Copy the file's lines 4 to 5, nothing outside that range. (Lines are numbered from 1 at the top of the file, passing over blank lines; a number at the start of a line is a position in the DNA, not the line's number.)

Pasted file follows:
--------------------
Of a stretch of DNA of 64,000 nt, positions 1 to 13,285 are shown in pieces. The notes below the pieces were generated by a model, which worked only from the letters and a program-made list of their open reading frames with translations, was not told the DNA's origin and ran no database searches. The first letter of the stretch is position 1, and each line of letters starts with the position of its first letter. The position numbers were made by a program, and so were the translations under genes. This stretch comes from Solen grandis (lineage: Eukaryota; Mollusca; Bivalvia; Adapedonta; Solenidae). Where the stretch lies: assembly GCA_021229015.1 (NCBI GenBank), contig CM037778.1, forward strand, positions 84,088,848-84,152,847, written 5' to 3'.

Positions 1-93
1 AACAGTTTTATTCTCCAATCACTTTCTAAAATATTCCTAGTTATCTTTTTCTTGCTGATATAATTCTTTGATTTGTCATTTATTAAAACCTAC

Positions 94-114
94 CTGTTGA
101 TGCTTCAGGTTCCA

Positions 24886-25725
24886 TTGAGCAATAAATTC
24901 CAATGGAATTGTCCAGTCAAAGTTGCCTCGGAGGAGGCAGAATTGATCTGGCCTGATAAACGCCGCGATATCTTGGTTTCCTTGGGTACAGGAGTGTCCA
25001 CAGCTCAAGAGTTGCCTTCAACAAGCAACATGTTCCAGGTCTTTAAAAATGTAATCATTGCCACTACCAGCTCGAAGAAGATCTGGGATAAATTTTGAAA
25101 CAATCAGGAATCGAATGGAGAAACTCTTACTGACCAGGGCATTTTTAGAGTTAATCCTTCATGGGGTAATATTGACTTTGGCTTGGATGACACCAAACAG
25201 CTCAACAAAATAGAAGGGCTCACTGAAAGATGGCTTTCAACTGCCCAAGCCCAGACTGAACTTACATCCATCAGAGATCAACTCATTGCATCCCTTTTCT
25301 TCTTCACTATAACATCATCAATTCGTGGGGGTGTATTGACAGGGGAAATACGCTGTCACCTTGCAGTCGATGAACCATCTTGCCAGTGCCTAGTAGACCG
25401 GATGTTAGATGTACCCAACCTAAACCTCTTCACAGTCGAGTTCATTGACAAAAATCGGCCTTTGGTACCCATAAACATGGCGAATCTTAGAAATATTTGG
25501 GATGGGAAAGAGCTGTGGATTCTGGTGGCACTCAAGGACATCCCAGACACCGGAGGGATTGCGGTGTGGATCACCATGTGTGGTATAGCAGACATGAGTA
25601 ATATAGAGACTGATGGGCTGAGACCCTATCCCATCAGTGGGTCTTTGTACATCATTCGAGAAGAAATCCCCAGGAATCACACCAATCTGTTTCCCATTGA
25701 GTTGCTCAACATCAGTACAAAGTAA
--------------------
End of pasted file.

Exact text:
Positions 94-114
94 CTGTTGA